Controversy is boiling over 120,000 ‘missing’ Democratic voters in Brooklyn
New York Board of Elections, WHAT'S GOOD?
On Tuesday, New York state held their presidential primary election, but there were big problems for about 120,000 Democratic voters in Brooklyn, some or many of whom had disappeared from the voter rolls and were unable to vote.
And now the New York Attorney General, Eric Schneiderman, is looking into these voting irregularities.
The head of the New York City Board of Elections says sorry, they were short-staffed, so they fell behind in maintaining their voter rolls.
There goes all that conspiracy theory about Brooklyn voter rolls. Btw, anyone with proof of Dem reg. denied ballot? pic.twitter.com/n8Zoaa7rYR
— Spandan @ TPV (@thepeoplesview) April 19, 2016
Schneiderman said they will initiate inquiries in other parts of the state too, where irregularites were "unusually high":
“I am deeply troubled by the volume and consistency of voting irregularities... Voting is the cornerstone of our democracy, and if any New Yorker was illegally prevented from voting, I will do everything in my power to make their vote count and ensure that it never happens again.”
There's a lot of suspicious talk about voter suppression, but one major part of the problem was inactive voters: people who didn't vote in the past two federal elections and therefore got dropped from the list of registered, but weren't notified.
Moved to an "inactive voter" file in New York? That happens if you haven't voted in last 2 FEDERAL elections. Haven't voted for 8-12 years.
— Donna Marie (@Oooooo_Donna) April 20, 2016
Just called; my voter reg is 'inactive' & listed w no party. Both are unexplainable, so my point is CHECK, ppl! Wherever u are! Don't wait.
— ?Nezua? (@nezua) April 20, 2016
BTW, many Bernie Sanders supporters suspect fraud and foul play and worry that these problems cost him the election in New York, where he got beat by Hillary Clinton. But she beat him by a wide enough margin that it's pretty clear that's not the case.
And if you subscribe to theory that Hillary runs voter rolls, 'purging' voters in Brooklyn an odd strategy since she won county by 20 points
— Josh Marshall (@joshtpm) April 21, 2016
Besides, the problems affected Democratic voters, and there would be no way for the Board of Elections to know ahead of time who those voters intended to vote for, but ... conspiracy theorists are still having a field day.
— Sid Klum (@SidKlum) April 21, 2016
Scott Stringer, the New York City Comptroller, said he would audit the Board of Elections to see what's actually happening. He also started an online complaint line for voters to send in their problems.
On Primary Day, things were so bad for the voters, 226 New Yorkers went to court to get an order to be able to vote.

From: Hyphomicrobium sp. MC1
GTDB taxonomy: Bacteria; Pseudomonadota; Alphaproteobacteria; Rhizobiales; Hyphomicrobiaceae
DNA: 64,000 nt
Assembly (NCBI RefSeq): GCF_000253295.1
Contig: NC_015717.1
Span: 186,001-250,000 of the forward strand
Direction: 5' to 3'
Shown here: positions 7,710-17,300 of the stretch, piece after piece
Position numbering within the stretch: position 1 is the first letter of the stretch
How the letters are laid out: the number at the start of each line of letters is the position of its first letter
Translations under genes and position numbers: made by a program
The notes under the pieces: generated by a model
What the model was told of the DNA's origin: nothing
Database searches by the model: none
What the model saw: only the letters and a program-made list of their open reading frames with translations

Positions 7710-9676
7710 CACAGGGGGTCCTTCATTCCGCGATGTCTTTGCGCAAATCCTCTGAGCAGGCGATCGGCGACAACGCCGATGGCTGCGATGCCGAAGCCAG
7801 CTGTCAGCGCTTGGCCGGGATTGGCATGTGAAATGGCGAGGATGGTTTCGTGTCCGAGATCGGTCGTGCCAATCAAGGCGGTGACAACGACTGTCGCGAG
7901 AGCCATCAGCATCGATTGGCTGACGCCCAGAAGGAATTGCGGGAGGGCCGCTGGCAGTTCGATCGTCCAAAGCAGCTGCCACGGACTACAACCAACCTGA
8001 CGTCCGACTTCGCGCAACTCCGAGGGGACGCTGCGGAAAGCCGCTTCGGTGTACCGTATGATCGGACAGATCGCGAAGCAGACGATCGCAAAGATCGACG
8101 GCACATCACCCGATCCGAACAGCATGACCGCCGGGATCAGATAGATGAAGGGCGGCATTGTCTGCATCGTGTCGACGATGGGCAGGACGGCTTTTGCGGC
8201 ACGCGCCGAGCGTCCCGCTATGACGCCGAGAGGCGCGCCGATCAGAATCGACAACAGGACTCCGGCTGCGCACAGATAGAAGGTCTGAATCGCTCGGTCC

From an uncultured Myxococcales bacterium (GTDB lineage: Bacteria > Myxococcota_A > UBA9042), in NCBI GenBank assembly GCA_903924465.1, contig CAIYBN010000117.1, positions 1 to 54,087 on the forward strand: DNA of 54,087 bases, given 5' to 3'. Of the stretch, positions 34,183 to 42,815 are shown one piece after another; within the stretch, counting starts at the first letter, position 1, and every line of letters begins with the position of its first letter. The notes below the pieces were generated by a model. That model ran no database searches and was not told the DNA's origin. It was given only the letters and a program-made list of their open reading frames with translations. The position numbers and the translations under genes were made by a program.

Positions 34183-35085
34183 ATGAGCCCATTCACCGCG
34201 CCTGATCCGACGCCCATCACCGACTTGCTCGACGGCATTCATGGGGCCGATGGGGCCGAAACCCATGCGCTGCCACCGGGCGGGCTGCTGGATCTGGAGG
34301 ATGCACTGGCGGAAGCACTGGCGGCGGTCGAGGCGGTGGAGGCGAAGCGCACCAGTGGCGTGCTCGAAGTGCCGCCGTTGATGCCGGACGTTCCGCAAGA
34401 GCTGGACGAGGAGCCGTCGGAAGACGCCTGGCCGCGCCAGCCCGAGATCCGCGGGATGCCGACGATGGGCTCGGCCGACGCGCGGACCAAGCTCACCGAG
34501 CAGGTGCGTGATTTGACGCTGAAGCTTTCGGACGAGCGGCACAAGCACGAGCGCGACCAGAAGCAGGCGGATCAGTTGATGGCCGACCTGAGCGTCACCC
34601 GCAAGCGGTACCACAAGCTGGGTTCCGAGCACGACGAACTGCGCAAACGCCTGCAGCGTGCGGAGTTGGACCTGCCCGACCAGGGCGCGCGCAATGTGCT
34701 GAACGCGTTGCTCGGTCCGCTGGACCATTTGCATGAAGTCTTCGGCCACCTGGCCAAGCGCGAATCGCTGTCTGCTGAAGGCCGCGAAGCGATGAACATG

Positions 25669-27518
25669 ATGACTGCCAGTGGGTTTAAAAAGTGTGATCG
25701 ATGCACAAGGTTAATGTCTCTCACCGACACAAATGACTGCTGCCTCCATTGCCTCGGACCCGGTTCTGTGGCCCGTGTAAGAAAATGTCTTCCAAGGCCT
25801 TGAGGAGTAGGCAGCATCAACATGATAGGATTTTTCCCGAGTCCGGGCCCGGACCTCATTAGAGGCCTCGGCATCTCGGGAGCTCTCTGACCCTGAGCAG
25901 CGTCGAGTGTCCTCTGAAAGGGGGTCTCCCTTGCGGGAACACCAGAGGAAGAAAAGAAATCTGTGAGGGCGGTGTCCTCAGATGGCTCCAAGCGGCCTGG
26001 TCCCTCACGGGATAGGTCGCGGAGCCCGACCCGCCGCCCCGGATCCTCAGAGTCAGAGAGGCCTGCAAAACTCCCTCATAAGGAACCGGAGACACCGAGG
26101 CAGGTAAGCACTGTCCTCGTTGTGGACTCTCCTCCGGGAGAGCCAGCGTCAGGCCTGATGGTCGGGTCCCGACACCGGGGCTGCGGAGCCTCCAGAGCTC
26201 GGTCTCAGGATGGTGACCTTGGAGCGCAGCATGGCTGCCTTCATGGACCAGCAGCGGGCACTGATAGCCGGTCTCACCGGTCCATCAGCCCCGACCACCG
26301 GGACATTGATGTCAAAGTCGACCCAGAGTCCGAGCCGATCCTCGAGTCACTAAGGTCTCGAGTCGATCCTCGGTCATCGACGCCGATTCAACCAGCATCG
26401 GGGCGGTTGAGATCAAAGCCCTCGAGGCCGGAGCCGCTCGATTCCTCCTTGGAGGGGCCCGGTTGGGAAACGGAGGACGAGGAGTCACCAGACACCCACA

But there was additional confusion for two reasons:
1. Because New York is a closed primary state, meaning that only registered Democrats and Republicans are eligible to vote for presidential candidates in their own party. Independents and people registered with other parties, like Working Families, are not allowed to vote, but not everyone realized that. These voters could have changed their registration, but they had to do it like six months ago, and the Board of Elections didn't publicize that.
2. Because some voters insist their registration was mysteriously switched from D to R or just unregistered altogether--sometimes even with forged signatures on the forms.
— Lady Vanya Yount (@rattle_and_burn) April 20, 2016
It was cited that there were issues with voters in Brooklyn yesterday, but I was also de-registered as a Democrat for no reason.
— Nick Reineke @ PAX (@RockLeeSmile) April 20, 2016
— Sarah Aziza (@SarahAziza1) April 19, 2016
Apparently, someone was able to prove, and a judge agreed that he had his signature forged on a voter registration, #NYPrimary
— Laura v2.0 (@auberginefedora) April 20, 2016
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Anugya is originally from New Delhi, India. She studied journalism at the CUNY Graduate School of Journalism in New York, graduating with a master's in international reporting. She plans to travel one day to all the places she reads about. She likes reading fiction, pop music, and going to the beach, but absolutely hates anyone mangling or shortening her name (which is quite common). She binge watches Korean dramas and anime series. She's a freelance writer and has produced content that has appeared in NBC, The Times of India, Time Out Delhi, and other publications.